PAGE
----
3:00 - 5:50pm
Course #
PPHA 33610
Spring 2018

There is now widespread consensus that social entrepreneurs bring a far better mechanism to create solutions to complex social, human and environmental problems. Where governments, traditional non-profits, and private sector enterprises have failed, social entrepreneurs are creating systemic impact. These entrepreneurs are combining innovation with market-based principles to solve social problems at a systemic level – developing innovative operating models that are sustainable, scalable and measureable. These characteristics, combined with their passion and ability to see social problems as opportunities, form the hallmark of the social entrepreneur.

The course engages students to think about how social entrepreneurs develop sustainable solutions to drive social change. Students will be introduced to the theory and practice of social enterprise, highlighting real-life organizations and entrepreneurs and the challenges they face. Students will also be exposed to many of the strategies used by social entrepreneurs to create high-impact enterprises. It is expected that students will emerge from the course with a set of tools and frameworks to help them build a strategy for starting their own enterprises, or for changing an existing one.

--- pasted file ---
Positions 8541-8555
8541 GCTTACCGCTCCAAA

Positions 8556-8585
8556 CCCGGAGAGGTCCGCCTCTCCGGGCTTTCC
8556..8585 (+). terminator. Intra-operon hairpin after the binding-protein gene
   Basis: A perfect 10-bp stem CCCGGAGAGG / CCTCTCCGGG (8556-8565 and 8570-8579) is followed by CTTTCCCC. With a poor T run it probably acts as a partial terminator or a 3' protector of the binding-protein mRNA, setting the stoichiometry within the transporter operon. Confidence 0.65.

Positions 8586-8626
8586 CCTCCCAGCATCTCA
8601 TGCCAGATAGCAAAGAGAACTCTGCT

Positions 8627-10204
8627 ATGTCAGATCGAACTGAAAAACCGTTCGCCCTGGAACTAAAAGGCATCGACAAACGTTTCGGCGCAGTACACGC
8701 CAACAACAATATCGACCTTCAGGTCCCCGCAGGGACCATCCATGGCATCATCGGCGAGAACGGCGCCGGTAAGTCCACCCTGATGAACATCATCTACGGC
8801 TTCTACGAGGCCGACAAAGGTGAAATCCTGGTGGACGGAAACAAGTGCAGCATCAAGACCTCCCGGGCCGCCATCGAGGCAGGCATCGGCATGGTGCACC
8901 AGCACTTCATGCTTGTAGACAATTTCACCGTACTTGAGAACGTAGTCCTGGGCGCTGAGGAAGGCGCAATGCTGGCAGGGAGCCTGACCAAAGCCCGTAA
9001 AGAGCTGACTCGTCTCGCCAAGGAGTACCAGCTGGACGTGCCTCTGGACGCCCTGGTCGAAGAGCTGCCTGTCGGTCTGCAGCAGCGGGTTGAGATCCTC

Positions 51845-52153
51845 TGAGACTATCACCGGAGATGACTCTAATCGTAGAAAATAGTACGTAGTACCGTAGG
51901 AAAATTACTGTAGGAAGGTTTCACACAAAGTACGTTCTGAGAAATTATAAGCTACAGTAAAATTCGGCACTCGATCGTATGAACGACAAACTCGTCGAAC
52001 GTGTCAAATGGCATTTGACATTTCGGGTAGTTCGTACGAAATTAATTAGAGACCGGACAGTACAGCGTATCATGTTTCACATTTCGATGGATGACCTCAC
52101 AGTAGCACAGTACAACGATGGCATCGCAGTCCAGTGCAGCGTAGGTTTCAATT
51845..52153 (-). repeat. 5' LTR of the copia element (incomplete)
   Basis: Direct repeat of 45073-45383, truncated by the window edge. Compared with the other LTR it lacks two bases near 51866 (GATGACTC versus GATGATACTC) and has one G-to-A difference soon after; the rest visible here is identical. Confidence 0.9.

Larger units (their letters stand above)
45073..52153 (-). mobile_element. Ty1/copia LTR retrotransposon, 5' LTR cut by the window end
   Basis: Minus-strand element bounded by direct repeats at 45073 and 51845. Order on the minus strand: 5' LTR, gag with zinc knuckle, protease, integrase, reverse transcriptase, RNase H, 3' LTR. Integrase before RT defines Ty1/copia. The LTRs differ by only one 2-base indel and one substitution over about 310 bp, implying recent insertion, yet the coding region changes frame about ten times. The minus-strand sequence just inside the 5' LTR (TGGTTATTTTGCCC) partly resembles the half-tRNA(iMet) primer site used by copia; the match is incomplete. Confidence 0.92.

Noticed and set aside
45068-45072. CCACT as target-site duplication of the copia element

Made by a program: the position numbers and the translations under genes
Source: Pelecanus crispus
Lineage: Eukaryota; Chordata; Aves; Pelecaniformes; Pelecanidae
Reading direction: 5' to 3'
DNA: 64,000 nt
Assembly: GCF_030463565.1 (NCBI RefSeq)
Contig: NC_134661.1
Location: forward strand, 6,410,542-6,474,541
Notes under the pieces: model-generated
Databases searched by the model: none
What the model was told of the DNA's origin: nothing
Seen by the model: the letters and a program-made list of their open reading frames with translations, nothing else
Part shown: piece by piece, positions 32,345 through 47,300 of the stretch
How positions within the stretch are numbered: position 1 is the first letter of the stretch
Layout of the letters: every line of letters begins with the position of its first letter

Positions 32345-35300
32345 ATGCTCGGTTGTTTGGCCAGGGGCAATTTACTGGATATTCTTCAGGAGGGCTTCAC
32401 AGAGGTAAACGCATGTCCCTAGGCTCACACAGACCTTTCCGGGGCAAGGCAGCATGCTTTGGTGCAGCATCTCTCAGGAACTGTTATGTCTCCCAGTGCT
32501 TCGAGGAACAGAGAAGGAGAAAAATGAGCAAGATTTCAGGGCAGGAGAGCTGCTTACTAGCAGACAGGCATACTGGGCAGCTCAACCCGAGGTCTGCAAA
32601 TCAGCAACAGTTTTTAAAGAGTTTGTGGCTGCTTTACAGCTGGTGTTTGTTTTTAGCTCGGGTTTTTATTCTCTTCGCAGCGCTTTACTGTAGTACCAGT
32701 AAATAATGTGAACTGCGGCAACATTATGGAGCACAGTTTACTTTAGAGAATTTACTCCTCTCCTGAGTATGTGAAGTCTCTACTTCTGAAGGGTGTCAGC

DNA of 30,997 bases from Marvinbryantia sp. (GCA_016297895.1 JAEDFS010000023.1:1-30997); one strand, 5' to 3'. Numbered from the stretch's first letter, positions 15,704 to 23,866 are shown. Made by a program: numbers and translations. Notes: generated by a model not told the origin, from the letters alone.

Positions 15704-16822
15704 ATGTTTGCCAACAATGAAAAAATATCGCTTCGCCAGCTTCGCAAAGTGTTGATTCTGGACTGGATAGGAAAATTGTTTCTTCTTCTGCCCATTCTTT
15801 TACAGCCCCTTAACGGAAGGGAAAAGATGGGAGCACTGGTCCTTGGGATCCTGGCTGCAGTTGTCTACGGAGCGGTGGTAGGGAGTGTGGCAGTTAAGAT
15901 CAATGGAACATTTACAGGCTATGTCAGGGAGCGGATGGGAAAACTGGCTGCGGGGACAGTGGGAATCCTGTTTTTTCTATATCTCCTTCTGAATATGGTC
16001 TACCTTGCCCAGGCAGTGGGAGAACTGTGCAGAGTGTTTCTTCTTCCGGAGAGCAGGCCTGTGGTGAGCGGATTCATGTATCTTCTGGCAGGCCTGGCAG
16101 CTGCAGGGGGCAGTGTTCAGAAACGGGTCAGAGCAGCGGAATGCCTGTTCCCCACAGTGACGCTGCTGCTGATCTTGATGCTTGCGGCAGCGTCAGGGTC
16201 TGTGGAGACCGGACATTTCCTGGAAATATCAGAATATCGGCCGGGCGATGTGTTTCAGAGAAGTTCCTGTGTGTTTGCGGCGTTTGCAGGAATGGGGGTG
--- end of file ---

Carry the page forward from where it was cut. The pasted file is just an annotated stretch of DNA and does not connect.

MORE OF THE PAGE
The course specifically focuses on social business models spanning non-profit organizations, non-government organizations, hybrid enterprises and socially responsible for-profit businesses. The course takes a global perspective, focusing on organizations and ventures in both the US and abroad. Through course readings, case studies, articles and guest presenters, students will be exposed to the various approaches to social entrepreneurship and the strengths and weaknesses of different models and strategies, and the leadership characteristics required to found, build and run a successful social enterprise.